Laugh at that.

Justin Ptak June 6, 2005 at 7:41 pm

The overlooked aspect is that most countries already have a pay-by-the-mile system in the form of a gasoline tax. The state just doesn’t have the capacity to collect data on everyone’s comings and goings via satellite in a systematic way.

averros June 6, 2005 at 8:40 pm

The GPS-based toll collection schemes have a very serious drawback – the GPS signals are weak and can be jammed by a simple electronic device. Oh, and this will disrupt GPS service to nearby people who actually benefit from it. Anti-jamming police, anyone?

Actually, even some tinfoil around the antenna will be quite sufficient to block the signals.

And, of course, the GPS device itself has to be tamperproof, which makes it kind of expensive.

What that proposal entails is creation of a massive enforcement bureaucracy and imposing significant costs onto consumers. All for the sake of collecting decidedly stupid tax (the gasoline tax, at least, encourages improved fuel efficiency, while the route-based taxation will encourage taking cheaper but longer roads).

Andy D. June 7, 2005 at 12:52 am

Yes Dave, I do espouse the free market use of Autos. “Mass transit?” You mean completely inefficient and disgusting? In addition, something which probably wouldn’t exist in the vast majorities of cities that have forced its existence with higher taxes, and even confiscation of homes and land?

Transit oriented development, there are a million rhymes and reasons we “need” socialism isn’t there David White? If only the world was led by omnipotent economic man-gods….Thanks for telling me where I “should” live and how I “should” get to work. I’d “like” to believe I can figure that out by myself.

Instead of laughing at the unfortunate seriousness of that website, I’ll chuckle at your Orwellian use of a “user fee” vs a TAX!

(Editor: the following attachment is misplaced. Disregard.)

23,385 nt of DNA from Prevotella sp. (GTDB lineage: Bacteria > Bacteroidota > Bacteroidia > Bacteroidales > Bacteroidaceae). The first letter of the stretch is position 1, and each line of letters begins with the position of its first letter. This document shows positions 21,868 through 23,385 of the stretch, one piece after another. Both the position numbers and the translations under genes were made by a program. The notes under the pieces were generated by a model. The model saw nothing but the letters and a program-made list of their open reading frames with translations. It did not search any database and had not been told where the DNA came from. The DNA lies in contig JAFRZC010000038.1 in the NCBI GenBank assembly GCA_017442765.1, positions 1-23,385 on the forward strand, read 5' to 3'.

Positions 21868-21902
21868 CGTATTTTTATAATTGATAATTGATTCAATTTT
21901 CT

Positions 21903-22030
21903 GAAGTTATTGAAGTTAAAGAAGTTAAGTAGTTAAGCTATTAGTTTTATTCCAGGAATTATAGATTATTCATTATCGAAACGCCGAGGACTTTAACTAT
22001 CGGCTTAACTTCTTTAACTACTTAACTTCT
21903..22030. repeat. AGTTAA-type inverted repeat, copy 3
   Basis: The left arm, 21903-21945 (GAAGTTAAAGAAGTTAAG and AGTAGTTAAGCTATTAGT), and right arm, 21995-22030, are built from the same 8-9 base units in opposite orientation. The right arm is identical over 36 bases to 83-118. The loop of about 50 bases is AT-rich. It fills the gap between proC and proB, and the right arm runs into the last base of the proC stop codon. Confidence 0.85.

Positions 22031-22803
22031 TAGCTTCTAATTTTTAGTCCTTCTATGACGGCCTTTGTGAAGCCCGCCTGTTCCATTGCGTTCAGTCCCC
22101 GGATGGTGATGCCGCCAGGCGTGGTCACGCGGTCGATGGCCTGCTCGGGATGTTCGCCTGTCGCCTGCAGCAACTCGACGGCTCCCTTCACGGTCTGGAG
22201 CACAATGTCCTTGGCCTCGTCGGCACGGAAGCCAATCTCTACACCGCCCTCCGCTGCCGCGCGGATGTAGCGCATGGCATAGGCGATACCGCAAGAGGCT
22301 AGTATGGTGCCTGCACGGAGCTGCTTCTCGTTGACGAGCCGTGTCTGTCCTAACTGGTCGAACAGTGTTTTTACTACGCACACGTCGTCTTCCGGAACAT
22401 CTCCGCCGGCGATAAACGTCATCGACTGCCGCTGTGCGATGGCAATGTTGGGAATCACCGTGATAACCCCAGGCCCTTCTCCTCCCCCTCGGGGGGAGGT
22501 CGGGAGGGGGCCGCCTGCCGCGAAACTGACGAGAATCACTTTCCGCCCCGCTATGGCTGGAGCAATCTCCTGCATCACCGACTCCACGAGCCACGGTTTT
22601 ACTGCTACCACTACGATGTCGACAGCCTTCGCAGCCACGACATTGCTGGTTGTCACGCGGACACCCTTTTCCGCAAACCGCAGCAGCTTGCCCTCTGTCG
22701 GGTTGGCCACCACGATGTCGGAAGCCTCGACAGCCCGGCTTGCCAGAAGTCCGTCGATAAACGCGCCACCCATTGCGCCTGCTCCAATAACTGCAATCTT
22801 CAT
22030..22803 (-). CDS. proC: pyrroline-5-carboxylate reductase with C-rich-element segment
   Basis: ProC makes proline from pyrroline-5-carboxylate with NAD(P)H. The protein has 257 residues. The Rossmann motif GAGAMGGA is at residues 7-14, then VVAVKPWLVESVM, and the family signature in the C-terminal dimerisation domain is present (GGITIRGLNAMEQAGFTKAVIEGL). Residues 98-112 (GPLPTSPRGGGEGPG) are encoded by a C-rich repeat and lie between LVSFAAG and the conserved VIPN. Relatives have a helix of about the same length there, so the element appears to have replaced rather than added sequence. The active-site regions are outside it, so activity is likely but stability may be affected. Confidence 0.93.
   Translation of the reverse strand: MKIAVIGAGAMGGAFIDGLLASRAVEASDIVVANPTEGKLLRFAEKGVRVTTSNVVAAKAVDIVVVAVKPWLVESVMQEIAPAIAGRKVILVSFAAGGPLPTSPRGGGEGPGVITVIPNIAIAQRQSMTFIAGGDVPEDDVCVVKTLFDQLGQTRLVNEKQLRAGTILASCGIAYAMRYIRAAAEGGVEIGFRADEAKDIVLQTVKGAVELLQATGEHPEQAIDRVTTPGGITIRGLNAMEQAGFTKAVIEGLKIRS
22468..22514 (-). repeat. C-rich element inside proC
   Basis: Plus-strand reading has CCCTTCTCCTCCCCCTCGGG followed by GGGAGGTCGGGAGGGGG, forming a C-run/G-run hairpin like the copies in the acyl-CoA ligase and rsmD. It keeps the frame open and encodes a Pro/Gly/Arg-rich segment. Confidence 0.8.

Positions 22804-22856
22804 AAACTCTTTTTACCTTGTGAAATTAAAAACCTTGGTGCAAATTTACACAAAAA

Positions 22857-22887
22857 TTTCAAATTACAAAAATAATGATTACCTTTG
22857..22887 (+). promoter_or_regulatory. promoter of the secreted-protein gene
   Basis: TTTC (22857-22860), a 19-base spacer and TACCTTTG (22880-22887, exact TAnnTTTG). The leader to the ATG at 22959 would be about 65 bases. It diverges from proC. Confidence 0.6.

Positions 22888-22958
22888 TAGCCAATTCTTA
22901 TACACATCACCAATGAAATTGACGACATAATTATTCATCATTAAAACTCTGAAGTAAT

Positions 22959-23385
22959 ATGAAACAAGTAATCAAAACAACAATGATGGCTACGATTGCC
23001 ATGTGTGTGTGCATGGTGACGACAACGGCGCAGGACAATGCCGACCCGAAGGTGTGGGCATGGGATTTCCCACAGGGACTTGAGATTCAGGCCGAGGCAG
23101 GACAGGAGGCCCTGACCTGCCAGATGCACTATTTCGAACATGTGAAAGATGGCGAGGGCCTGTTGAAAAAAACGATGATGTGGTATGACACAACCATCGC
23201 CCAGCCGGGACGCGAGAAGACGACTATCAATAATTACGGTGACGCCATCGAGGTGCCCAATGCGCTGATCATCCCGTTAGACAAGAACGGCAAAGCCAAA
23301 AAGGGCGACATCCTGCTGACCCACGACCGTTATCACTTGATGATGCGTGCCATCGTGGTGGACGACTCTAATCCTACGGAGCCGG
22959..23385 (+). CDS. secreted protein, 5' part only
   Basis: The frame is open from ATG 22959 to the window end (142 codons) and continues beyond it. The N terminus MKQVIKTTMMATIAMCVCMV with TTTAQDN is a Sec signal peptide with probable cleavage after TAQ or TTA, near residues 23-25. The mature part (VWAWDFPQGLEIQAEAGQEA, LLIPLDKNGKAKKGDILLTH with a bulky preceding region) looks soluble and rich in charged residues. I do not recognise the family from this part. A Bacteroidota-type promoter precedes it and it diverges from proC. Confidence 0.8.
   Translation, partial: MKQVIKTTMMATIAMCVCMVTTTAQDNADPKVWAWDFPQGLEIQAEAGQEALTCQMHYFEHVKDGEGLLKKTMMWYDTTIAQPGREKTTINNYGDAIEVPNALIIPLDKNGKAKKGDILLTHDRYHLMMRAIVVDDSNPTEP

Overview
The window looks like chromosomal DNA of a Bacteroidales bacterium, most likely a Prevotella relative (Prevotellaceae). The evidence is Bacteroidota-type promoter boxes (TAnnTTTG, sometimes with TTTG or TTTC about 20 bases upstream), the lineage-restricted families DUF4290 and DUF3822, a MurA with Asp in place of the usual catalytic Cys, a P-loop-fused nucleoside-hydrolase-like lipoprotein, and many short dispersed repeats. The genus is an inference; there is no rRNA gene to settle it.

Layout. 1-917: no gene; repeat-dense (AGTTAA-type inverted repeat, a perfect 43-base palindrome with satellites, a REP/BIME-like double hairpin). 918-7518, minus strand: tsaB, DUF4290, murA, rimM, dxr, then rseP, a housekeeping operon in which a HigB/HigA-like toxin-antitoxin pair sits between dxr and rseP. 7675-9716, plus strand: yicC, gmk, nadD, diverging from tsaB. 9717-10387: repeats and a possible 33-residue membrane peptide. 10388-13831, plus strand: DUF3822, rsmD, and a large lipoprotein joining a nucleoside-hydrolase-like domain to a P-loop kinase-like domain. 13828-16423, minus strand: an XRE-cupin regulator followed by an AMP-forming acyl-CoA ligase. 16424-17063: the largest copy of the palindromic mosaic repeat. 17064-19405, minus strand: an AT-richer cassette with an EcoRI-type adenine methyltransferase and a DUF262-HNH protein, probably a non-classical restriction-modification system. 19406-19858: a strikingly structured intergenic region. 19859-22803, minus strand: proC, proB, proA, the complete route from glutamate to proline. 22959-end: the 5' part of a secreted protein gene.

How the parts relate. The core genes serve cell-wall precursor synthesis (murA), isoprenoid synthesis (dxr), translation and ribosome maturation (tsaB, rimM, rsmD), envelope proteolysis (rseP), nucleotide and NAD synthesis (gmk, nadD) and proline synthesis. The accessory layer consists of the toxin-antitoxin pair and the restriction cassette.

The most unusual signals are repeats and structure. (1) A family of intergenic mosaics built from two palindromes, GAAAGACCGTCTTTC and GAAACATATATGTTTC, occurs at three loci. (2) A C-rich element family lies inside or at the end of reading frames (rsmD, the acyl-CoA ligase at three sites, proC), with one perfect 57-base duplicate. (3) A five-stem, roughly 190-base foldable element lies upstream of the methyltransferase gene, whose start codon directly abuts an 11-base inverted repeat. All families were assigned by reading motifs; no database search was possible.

Dewaine June 7, 2005 at 2:13 am

Instead of laughing at the unfortunate seriousness of that website, I’ll chuckle at your Orwellian use of a “user fee” vs a TAX!

Posted by Andy D.

..And I’ll chuckle at the fact that people will eventually be taxed on the air molecules they exhale, as measured by satellite infrared technology, because they are using a finite resource they should have been paying for all along!

Andy D. June 7, 2005 at 1:02 pm

It’s not the finite resource, which air isn’t, that meaures worth, it is the ownership and market price.
It would be extreemly difficult to homestead all the air..

What a horrible day it would be if a government claimed ownership to air! geez!

billwald June 9, 2005 at 1:41 pm

Libertarians should favor “use” taxes.

Ehren October 20, 2005 at 8:38 am

Two words: gasoline tax.

It is the most simple and efficient means! I think that while in theory it COULD be done, there are many things like maglev trains, a tunnel under the ocean, a tax on the amount of time citizens use public parks, etc. that could be implemented. The cost of this system would be immense. The effect would not be nearly percise and the cost would not be as recoverable whereas a tax has little administrative costs and is nearly instantaneous in effect.

Yes, people at lower incomes would be more affected, but then that’s what public transportation is for: it is another form of transportation with lower costs.